Ron Maimon's first two paragraphs of the initial answer was close to the truth (namely an emergence of a wall), but superselection is a red-herring.

(Disclaimer: it's not my own idea, but I've just learned this from the recent article arXiv:1606.05069.)

It's best to start from the Ising, a stat-mech. Let $F(h)$ be the free energy, and $C(M) = F(h) + hM$. $C$ is the free energy when $M$ is the variable. When $h = \pm 0$, $M = \pm M_{sp}$ and $C(+M_{sp}) = F(+0)$.

The key observation is that $C(M)$ is *not convex*. Its explicit expression is known for 2d n.n. ferromagnet (see the ref.) but we don't need it. Anyway $C(M) > C(M_{sp})$ when $|M| < M_{sp}$. More precisely $C(M) - C(M_{sp}) \propto L \to \infty$ in thermodynamic limit (TL). (Let the volume $V$ be $L^2$.) As Ron Maimon said, it's the cost of a domain wall.

Notice the last eq has to diverge. If you switch back the variable to $h$, $P(M) = \exp(-\beta C(M)) / Z(h)$, where $P(M)$ is the probability that the magnetization is $M$. In TL, it vanishes. (If you know the rudimentary of Monte Carlo simulation, it should be familiar.)

Yet the order of non-convexity of $C(M)$ inside the region $|M| < M_{sp}$ is $o(V)$. It's because $\partial C/\partial M = h$, er, it's lengthy and see the ref. What's important is that the inside region is $h = 0$, but we control the system by $M$. When there is first-order transition, an extensive variable is a good parameter. (When boiling water, throughout the entire "inside region" p remains 1atm and T = 100°C. Then the volume or energy specifies the state.)

The inside region is *not* a weird probabilistic mixture of $\pm M_{sp}$ equilibria. (Equilibirium in stat mech = vacuum in QFT.) Otherwise, SSB couldn't happen.

Are wall-states are equilibria? Yes, if you control $M$. No, if you control $h$, and $M$ is not constrained. In the outside region, both are valid, but in the inside region, the only available parameter is $M$. (For a real magnet, $M$ does not conserve, but you should already be familiar with such imaginary objects, like external source coupling to the field.)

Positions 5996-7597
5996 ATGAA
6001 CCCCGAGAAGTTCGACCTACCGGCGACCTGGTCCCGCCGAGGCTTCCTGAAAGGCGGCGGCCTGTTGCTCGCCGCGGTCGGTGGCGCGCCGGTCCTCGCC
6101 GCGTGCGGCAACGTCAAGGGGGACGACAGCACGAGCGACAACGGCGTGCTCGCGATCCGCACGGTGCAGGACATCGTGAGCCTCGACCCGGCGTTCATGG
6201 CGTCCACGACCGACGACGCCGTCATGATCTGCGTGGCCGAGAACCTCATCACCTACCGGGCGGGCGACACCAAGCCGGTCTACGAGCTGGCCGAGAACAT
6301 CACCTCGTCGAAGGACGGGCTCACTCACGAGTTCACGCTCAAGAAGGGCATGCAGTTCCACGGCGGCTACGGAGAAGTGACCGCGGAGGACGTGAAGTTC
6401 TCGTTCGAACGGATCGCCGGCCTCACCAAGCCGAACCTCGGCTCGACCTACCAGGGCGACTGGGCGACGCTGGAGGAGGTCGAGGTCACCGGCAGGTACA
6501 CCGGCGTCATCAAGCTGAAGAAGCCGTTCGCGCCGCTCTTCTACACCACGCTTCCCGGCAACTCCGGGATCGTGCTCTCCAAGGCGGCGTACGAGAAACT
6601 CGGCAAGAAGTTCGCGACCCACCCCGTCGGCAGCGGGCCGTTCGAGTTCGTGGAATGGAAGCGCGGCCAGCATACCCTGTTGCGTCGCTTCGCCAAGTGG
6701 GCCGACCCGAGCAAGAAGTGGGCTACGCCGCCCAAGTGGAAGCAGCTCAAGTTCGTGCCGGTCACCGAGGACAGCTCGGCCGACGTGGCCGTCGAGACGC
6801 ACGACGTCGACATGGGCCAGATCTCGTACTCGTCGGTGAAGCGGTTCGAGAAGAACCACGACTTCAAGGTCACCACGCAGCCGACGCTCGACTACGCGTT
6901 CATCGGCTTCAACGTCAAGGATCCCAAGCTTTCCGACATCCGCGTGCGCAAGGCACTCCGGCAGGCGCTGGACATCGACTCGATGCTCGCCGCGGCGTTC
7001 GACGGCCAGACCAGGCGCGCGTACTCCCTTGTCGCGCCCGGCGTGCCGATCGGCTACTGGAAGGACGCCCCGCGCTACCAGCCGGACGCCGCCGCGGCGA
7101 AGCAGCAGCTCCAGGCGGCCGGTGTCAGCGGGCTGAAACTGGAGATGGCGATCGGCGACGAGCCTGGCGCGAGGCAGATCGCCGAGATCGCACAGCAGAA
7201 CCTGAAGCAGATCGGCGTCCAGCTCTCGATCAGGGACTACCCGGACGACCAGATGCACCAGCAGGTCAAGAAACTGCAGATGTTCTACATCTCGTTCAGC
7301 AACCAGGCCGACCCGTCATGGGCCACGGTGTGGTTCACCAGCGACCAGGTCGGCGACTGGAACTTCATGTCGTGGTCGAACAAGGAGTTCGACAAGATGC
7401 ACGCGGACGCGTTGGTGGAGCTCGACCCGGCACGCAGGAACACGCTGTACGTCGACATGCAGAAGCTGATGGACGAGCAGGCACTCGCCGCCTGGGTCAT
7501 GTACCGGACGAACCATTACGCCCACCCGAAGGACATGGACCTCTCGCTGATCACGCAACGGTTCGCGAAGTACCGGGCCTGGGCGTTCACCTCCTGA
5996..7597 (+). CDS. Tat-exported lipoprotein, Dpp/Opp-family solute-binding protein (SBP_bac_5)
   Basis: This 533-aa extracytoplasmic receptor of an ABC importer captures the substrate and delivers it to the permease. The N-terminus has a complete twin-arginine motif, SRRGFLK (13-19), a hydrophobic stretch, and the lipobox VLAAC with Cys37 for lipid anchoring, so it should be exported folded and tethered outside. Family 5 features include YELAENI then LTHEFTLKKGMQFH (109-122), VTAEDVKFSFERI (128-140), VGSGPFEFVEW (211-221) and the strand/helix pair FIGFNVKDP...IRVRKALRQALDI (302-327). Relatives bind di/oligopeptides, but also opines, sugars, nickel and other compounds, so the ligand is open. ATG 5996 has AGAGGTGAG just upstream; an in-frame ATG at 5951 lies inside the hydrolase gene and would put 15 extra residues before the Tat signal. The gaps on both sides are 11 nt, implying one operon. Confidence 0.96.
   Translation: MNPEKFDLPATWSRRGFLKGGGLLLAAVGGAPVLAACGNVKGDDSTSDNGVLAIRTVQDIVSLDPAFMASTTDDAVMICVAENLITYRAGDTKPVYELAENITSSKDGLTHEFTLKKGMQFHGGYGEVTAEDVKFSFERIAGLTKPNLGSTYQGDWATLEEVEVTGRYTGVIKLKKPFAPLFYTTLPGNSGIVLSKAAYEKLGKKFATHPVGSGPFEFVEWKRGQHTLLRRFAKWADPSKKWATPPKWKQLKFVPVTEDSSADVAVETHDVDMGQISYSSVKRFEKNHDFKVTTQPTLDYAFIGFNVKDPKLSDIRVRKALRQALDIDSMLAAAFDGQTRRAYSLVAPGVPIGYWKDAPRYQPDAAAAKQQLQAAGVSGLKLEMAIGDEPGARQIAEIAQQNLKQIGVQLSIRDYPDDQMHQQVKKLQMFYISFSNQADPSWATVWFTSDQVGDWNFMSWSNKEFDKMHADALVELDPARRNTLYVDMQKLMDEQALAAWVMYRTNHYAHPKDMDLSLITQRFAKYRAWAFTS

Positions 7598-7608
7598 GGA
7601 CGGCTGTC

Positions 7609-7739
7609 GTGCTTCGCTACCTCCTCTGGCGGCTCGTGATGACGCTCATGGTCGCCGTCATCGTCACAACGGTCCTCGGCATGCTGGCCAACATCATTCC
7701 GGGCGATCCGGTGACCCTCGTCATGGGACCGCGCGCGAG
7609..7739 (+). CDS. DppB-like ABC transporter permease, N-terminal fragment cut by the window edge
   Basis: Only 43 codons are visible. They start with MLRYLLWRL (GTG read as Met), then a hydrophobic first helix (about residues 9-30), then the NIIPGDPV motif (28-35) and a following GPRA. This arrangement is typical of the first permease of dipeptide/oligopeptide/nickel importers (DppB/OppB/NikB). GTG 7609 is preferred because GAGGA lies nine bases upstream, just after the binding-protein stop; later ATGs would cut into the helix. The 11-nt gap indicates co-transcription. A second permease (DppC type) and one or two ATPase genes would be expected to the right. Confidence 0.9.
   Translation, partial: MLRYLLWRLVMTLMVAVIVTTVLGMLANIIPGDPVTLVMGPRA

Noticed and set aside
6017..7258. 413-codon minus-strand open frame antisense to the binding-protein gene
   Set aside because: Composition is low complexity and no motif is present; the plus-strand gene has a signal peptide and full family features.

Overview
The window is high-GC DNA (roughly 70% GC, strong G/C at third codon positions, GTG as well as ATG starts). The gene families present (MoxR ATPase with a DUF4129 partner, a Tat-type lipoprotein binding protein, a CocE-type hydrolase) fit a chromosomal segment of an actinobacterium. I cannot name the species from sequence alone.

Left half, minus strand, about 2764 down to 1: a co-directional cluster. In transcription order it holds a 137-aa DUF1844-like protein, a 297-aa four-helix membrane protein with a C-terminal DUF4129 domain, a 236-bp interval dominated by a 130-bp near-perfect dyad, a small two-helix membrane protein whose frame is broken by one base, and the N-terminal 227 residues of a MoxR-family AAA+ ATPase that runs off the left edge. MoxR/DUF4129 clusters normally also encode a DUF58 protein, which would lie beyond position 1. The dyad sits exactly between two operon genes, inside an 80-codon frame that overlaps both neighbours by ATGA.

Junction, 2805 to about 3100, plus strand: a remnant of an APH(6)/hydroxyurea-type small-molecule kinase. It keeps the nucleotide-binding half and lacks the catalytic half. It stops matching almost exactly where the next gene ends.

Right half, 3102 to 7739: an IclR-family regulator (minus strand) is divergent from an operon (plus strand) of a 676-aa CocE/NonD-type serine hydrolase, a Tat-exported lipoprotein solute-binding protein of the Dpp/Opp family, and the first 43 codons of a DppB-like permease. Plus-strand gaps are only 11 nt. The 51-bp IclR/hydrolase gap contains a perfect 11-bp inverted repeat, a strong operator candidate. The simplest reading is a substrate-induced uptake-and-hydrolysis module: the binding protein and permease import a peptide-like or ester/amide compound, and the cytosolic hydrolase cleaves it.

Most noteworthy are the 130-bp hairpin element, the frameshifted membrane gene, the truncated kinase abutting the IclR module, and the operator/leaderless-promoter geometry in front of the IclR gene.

The situation is the same for QFT. Intermediate states have a higher energy, but the true vacuum energy is not a "mexican hat." It has only the bump of $o(V)$. The "hat" states are metastable false vacua. (First order phase transition can have metastable states.)

Intermediate states are not a superposition of SSB vacua. $|+M_{sp}>$ and $|-M_{sp}>$ are residents of different theories, given in different Lagrangians $\mathcal{L}[\pm 0]$. They cannot be superposed. When the system is finite, any states can be added. But in TL, no.

The ref claims to prove translational invariance breaks for QFT. I don't know if states with different wall positions can be superposed when the boundary is periodic. Anyway when the boundary is free, translational invariance does not exist, and you see phonons in crystals, so I reckon it's not so much trouble even if translational invariance breaks. (Domain walls can only appear when the symmetry is discrete. For $O(N)$ models, do vortices appear?)

As for your original question...sorry my comments only add to confusions.

* Coleman-Weinberg model is an example where quantum correction breaks the classical symmetry, so your doubt in the original question has some point. (Good intro is in Peskin & Schroeder, last pages of the part 2.)

* You have to be careful distinguishing results and definitions, including the meaing of "near the classical vacuum"; when there's SSB, there seem to be many coupling constants, but they're related, and independent variables are fewer. Their relations are given by power expansion, and "near the classical vacuum" is the case where a weak-coupling theory is useful, I think.

* In QFT fields naturally have a dimension in power of length, but I'm not sure if their absolute value is meaningful; in classical electromagnetism, you have to introduce a new dimension to describe phenomena, unless you identify the charge element.

* I don't know well how to define coupling constants. For QED, static limit, i.e. Coulomb force can me measured. (The modern, precise way must be QHE or Josephson junction.) I've heard for weak force, it's defined by the tree-level interaction. (It's non-renormalizable.)